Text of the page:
You are currently browsing the Talking Cultural Diversity blog archives for June, 2011.

Do you agree?

By Jean Mavrelis - 06.25.2011

Social networks (online) are often more diverse than our “real world” networks.

It may appear that you have a fairly diverse group of friends on FB, while in real life, you interact with a bunch of people from a similar social and cultural background.

Social networks online create opportunity to connect outside of your comfort zone.  We are able to witness the same “human” elements on everyone’s FB page.

Your Black friend’s FB isn’t all that different from your Asian friend –  baby pics, head cold complaints, financial issues, article sharing, etc.

We are all so similar when you get down to the base ingredients of how we spend our days.

The computer/mobile screen allows for a more global community to exist.

“I Know you Didn’t Mean it, But…”

By Jean Mavrelis - 06.24.2011

If you lead off with these words, mainstream white folks will stay engaged longer and listen to your complaint or criticism or whatever you want them to listen to, without automatically shutting down, because you have protected their self image as a good person.

Use of this strategy is often problematic for members of other groups however.

For example, the other day I was speaking to a black woman who was frustrated with a white woman at work.  The white woman introduced her black colleague to her class by using her first and last name, instead of calling her “Dr. ____”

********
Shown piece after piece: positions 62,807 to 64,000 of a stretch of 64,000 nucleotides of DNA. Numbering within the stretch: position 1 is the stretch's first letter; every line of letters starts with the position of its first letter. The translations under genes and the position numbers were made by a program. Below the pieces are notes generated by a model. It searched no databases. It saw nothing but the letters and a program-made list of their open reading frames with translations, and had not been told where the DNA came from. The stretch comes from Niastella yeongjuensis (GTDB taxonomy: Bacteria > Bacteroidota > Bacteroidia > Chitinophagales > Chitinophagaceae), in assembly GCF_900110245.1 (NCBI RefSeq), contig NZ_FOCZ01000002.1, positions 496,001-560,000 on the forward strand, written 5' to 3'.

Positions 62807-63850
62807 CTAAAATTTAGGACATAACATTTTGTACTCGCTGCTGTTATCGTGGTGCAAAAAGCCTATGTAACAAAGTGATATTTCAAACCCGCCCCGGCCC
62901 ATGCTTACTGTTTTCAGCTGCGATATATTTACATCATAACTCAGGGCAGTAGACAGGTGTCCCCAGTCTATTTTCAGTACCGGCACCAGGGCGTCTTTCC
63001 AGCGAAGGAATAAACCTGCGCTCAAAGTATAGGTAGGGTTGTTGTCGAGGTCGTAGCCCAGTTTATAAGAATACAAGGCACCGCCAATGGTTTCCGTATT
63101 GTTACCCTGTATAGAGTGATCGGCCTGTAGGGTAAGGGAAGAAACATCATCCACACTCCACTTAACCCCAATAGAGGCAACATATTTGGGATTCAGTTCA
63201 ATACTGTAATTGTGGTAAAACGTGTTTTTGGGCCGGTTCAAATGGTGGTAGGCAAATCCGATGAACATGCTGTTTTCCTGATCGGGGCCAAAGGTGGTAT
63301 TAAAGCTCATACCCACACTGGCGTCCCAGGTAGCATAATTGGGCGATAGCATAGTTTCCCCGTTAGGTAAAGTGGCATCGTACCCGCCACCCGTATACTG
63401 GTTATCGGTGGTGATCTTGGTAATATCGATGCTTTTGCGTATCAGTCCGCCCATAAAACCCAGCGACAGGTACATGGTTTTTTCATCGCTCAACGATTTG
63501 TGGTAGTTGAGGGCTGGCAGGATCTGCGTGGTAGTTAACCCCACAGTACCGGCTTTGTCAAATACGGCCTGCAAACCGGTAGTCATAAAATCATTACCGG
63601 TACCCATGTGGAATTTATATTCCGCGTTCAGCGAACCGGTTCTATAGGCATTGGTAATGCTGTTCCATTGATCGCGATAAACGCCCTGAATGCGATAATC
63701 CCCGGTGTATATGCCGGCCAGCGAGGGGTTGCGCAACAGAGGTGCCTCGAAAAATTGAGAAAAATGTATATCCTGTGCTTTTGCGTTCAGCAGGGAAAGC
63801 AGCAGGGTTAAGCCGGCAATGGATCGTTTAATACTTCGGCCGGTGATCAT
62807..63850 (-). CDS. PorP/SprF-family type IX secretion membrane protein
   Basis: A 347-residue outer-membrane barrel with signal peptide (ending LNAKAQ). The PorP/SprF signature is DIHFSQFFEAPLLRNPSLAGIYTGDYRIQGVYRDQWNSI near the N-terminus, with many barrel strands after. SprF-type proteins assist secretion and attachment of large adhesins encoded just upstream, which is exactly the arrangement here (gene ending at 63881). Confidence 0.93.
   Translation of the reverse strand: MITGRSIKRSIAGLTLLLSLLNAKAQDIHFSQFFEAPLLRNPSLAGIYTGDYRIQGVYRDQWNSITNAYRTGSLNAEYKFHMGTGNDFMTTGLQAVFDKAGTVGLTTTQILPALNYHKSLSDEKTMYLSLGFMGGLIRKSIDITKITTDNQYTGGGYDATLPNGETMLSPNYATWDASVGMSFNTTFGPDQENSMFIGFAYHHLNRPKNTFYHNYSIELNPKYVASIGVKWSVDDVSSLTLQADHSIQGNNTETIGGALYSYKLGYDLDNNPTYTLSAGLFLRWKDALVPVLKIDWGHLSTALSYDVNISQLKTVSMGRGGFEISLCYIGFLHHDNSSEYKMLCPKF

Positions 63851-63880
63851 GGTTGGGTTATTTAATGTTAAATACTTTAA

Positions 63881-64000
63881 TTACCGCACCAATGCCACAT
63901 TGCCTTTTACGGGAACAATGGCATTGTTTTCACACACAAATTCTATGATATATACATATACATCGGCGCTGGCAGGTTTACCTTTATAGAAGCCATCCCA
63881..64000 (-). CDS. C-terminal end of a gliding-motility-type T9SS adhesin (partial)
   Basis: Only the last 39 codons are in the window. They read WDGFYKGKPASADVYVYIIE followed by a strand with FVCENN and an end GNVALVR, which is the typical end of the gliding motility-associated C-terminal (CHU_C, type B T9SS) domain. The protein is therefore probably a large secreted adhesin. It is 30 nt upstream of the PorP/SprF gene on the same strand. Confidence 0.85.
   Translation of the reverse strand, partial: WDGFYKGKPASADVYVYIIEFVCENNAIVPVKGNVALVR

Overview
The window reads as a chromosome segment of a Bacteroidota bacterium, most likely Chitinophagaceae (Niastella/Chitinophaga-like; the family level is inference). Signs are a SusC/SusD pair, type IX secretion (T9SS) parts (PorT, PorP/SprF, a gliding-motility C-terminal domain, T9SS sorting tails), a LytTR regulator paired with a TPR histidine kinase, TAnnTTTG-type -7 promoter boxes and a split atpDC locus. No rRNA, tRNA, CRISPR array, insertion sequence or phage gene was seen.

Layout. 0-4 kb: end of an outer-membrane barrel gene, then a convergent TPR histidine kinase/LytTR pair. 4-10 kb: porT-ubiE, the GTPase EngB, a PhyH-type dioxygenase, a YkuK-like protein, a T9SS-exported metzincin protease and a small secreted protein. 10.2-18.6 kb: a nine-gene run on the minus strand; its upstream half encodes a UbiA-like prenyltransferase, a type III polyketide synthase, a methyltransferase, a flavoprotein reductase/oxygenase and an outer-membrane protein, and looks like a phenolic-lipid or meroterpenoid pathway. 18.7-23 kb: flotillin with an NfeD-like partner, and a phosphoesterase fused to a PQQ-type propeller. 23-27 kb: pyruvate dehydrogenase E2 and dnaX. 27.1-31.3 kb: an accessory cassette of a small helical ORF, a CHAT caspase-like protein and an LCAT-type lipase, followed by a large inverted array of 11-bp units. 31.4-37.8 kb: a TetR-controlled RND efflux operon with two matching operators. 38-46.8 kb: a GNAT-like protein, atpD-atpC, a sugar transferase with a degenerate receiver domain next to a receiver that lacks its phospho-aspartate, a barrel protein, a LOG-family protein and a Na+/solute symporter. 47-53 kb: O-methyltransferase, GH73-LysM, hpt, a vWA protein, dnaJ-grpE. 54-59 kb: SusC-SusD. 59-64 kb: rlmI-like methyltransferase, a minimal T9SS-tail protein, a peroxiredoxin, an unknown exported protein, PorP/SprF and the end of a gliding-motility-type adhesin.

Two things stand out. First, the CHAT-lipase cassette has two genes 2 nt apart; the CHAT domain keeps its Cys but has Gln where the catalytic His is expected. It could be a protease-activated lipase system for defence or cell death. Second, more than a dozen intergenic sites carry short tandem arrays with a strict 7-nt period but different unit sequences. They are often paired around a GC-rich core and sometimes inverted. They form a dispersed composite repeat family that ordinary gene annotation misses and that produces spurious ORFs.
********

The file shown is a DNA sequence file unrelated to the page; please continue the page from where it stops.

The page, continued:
They ended up no longer on speaking terms because the black woman had called out the white woman on what she did.

I offered cultural information: “You could have avoided this break in the relationship by starting your criticism of the white woman with ‘I know you didn’t mean it, but….’”

The black woman said, following her own African American cultural prescript that infers motive from what was said and done, “I’m not willing to do that, if she didn’t mean it, she wouldn’t have done it.”

Integrity is at stake for both women.

The white woman felt that she was maligned by the Black woman characterizing what she did as “racist”.

The black woman felt disrespected by the failure of the white woman to acknowledge her position and degree—a serious omission for her and blacks generally.

She also felt –this is where race comes into it—the same mistake would not have happened if the white woman were introducing a white male colleague to her class.

She was also not willing to try to repair the situation –again a matter of personal integrity and maybe also pride–because she feels her colleague should be the one to take responsibility for what happened—after all, she was the one that made the “mistake”—whether she meant it or not.

The white woman in turn probably feels that what her black colleague did –confronting her directly and characterizing what she did as “racist” — as much worse than what she did. From her perspective, it should be the black woman who should apologize to her, not the other way around.

And so another impasse and break in relationship triggered by a failure on both sides to fully understand what is going on for the other person and probably also for themselves. Read more »